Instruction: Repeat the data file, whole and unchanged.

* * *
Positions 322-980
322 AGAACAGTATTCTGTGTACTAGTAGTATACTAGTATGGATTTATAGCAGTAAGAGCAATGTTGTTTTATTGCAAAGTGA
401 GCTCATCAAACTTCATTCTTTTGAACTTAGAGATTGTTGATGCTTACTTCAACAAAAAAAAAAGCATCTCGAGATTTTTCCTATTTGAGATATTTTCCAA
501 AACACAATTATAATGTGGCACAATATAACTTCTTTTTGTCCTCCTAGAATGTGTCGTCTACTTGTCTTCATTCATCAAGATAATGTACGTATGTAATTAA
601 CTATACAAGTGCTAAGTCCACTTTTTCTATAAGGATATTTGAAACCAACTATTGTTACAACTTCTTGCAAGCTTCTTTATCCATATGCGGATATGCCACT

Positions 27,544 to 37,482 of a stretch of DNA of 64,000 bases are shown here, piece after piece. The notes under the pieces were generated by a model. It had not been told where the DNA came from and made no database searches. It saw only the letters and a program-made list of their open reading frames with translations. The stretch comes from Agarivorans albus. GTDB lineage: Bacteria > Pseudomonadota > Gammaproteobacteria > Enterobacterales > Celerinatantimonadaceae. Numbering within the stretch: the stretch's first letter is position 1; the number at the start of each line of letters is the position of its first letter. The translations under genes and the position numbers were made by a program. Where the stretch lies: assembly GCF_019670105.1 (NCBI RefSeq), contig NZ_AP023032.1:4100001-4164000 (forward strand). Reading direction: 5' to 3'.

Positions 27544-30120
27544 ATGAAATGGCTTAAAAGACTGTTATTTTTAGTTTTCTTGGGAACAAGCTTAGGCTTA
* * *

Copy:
Positions 322-980
322 AGAACAGTATTCTGTGTACTAGTAGTATACTAGTATGGATTTATAGCAGTAAGAGCAATGTTGTTTTATTGCAAAGTGA
401 GCTCATCAAACTTCATTCTTTTGAACTTAGAGATTGTTGATGCTTACTTCAACAAAAAAAAAAGCATCTCGAGATTTTTCCTATTTGAGATATTTTCCAA
501 AACACAATTATAATGTGGCACAATATAACTTCTTTTTGTCCTCCTAGAATGTGTCGTCTACTTGTCTTCATTCATCAAGATAATGTACGTATGTAATTAA
601 CTATACAAGTGCTAAGTCCACTTTTTCTATAAGGATATTTGAAACCAACTATTGTTACAACTTCTTGCAAGCTTCTTTATCCATATGCGGATATGCCACT

Positions 27,544 to 37,482 of a stretch of DNA of 64,000 bases are shown here, piece after piece. The notes under the pieces were generated by a model. It had not been told where the DNA came from and made no database searches. It saw only the letters and a program-made list of their open reading frames with translations. The stretch comes from Agarivorans albus. GTDB lineage: Bacteria > Pseudomonadota > Gammaproteobacteria > Enterobacterales > Celerinatantimonadaceae. Numbering within the stretch: the stretch's first letter is position 1; the number at the start of each line of letters is the position of its first letter. The translations under genes and the position numbers were made by a program. Where the stretch lies: assembly GCF_019670105.1 (NCBI RefSeq), contig NZ_AP023032.1:4100001-4164000 (forward strand). Reading direction: 5' to 3'.

Positions 27544-30120
27544 ATGAAATGGCTTAAAAGACTGTTATTTTTAGTTTTCTTGGGAACAAGCTTAGGCTTA